Soil Management – Assessment, Modification and Fertilization
Managing trees in urban areas is more than adding fertilizer and pruning. It requires an understanding of soil physical and chemical properties. This information is necessary to develop a plan for ongoing care and management. Available resources, such as certified arborist, professional agronomist, local extension specialist, soil web survey, and soil testing laboratories should be consulted with to develop soil maintenance programs.
Soil modification is the physical or chemical altering of soils to improve conditions for growing plants. Aerating, tilling, composting, mulching, and fertilizing, are a few practical ways to modify soil. Positive actions to modify soil will almost always lead to plant response. Managing trees in urban areas should be thought as a long-term commitment. This may require multiple applications of various fertilizers and organic residues, over many years.
The Natural Resource Conservation Services (NRCS), Soil Web Survey has one of the best resources on soil data, mapping, chemical and physical properties. Professionals use this resource to understand soil characteristics and limitations that may restrict growth. Large stature trees should be planted in areas that are suitable for long-term sustainability. Often tree growth is limited by soil quality and space.
Accredited soil testing laboratories can analyze soil chemical properties and provide detailed information and recommendations for plant nutrition. It is important to consult with a professional agronomist, or certified arborist who specializes in soil and plant nutrition, prior to modifying soils. A standard soil test is used to evaluate soil exchange capacity, pH and nutrient levels. Advance testing, such as saturated paste test is sometimes necessary to determine the availability of nutrients in soil solution.
It is very helpful to have a standard test and a saturated paste test for the same site, especially when dealing with poor site conditions. Landscapes that are highly disturbed, irrigated with well water, or in areas near recent road salt applications, would be candidates for both testing methods.
Interpreting soil test requires training. Some laboratories will provide fertilizer recommendations that may seem excessive. For this reason, it is best to consult with a local practitioner that can interpret the information provided by the laboratory, and make reasonable applications.
The American National Standard Institute (ANSI), A300-Part 2, Soil Management standard is a reference for professionals. An arborist with a good understanding of soil fertility is able to interpret the ANSI standards. It is important to follow the standard while making fertilizer recommendations. For instance, the ANSI standard states that fertilizers with 50% water insoluble nitrogen, should be preferred. Also, fertilizers with less than 50% salt index, should be preferred.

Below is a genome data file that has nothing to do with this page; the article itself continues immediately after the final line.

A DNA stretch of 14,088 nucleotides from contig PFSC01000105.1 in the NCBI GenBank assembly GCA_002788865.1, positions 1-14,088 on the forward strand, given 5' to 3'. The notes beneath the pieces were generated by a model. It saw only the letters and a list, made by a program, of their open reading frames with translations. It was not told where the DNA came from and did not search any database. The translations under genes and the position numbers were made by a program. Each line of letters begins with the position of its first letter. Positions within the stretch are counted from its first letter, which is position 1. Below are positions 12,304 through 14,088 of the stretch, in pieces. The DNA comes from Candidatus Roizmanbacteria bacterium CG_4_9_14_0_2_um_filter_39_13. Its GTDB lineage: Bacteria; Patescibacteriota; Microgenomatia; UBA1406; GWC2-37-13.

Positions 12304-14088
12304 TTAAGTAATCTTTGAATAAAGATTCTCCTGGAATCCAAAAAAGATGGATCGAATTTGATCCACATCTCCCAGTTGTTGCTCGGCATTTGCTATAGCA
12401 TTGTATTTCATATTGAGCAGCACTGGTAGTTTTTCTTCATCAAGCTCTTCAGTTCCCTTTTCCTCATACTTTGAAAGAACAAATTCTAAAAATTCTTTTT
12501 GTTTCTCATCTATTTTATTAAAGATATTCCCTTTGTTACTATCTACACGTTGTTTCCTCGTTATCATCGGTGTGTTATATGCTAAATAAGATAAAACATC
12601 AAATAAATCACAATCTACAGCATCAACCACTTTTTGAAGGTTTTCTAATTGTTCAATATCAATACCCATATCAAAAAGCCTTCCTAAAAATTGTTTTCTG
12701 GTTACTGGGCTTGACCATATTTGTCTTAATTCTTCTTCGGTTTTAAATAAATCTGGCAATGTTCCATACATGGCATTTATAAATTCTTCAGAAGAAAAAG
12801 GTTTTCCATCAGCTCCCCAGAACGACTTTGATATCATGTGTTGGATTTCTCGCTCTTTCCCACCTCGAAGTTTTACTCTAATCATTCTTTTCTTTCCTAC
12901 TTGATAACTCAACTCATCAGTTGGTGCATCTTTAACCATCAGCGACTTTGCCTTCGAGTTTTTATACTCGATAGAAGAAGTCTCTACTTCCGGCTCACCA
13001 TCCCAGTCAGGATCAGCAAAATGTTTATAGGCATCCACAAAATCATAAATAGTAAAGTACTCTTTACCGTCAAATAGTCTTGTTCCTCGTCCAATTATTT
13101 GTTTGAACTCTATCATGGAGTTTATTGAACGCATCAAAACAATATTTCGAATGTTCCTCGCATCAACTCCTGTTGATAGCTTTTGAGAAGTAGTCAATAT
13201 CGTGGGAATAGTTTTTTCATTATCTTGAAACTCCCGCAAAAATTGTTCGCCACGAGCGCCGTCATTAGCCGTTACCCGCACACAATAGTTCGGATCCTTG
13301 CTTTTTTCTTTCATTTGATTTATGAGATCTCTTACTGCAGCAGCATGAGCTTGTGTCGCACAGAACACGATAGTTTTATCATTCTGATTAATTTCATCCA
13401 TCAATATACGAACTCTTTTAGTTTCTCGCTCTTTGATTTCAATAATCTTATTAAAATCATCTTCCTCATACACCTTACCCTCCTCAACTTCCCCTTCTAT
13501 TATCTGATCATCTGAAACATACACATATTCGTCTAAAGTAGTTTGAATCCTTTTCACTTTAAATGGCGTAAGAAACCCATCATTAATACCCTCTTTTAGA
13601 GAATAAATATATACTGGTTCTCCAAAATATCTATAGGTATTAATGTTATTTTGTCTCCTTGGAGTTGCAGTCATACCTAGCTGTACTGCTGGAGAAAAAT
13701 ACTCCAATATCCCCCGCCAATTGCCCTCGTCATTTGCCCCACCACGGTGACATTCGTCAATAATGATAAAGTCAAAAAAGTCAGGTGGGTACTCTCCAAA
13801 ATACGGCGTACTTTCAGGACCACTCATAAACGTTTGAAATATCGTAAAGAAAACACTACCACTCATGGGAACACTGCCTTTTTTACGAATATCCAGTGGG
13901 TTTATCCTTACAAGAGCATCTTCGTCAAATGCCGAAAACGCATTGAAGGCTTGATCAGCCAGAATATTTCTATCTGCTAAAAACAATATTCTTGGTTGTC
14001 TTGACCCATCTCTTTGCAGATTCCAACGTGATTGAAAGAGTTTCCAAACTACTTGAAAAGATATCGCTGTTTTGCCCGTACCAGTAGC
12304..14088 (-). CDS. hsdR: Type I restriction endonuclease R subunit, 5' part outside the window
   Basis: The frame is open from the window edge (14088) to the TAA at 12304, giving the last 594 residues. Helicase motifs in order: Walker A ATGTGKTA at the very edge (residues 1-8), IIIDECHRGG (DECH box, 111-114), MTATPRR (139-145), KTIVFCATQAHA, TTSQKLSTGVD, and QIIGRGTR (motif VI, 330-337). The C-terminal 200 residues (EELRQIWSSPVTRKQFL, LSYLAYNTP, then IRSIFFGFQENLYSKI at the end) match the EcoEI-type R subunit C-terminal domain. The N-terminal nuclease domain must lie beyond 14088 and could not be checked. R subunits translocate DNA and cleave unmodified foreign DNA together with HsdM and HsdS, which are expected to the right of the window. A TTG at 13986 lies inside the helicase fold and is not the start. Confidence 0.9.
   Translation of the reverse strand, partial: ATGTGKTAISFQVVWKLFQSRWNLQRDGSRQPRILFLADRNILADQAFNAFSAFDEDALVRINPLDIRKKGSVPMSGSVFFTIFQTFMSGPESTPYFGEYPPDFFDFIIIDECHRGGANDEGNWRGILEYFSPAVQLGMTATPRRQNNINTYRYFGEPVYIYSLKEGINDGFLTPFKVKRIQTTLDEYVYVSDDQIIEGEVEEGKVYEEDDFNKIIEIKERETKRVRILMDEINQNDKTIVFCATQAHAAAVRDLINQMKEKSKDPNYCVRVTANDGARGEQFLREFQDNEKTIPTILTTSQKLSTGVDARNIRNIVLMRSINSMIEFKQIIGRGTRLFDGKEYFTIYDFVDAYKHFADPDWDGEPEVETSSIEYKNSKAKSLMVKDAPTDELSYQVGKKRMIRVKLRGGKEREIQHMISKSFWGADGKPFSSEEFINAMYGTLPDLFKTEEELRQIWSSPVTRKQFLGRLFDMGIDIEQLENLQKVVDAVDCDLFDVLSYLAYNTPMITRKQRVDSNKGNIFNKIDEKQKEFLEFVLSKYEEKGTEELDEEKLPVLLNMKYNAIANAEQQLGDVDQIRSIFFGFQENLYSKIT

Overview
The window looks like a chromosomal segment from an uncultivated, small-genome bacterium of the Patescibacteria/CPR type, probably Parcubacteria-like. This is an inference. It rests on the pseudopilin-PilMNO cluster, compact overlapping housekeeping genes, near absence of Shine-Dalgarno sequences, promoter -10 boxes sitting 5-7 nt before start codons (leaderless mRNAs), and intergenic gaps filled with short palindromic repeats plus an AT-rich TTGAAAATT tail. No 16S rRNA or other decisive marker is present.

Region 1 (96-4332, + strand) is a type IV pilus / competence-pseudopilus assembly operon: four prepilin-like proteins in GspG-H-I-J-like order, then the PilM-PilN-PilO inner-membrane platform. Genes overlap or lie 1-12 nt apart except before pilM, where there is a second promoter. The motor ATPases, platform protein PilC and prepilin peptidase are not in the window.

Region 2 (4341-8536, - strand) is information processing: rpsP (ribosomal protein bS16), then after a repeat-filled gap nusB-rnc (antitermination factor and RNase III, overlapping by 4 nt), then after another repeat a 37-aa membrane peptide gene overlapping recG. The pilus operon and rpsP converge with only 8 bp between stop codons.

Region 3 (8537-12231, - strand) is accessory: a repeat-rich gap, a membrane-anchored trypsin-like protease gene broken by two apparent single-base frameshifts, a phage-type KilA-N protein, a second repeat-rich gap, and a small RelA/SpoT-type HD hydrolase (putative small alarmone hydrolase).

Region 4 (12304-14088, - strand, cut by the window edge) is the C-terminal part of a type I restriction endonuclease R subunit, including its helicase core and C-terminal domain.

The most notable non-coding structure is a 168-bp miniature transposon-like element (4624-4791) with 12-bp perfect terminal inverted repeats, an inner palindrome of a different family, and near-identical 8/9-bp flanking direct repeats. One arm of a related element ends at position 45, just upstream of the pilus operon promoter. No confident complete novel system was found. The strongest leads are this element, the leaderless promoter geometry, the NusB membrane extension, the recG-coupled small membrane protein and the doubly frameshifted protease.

Prior to fertilizing trees, it is important to understand your soils and its limitations. Nutrient deficiencies should be addressed using products that are designed for the specific task. Applications using liquid humates, fluvic acids, seaweed extracts and other trending methods for fertilizing trees should only be used as an additive. In order to carry out biological processes, plants require appropriate amounts of specific nutrients. These trending methods have not been proven to correct nutrient deficiencies.
Always address site conditions that may inhibit plant growth. Tools such as a pneumatic air-spade can reduce soil compaction levels. Adding soil amendments, such as compost and peat moss will improve soil aggregation and biological activity. Mulching soils around trees will reduce further compaction and improve water retention.
It is preferable to use native compost and mulch. Native mulches have been demonstrated to increase populations of beneficial organisms (antagonistic pathogens). Many harmful plant pathogens are considered opportunistic. These beneficial microorganisms found in native mulches are effective in reducing populations of opportunistic pathogens.
Soil web survey can provide information about the soil depth and volume that is not easily seen from above ground. Soil depth may be the limiting factor for growing trees in a certain area. Large stature trees require more soil volume to reach its maximum potential. In shallow soils, where bedrock is within the top 10-15 inches, plant growth is greatly limited. Plant growth is reduced when root development is restricted (e.g., parking islands, street planters).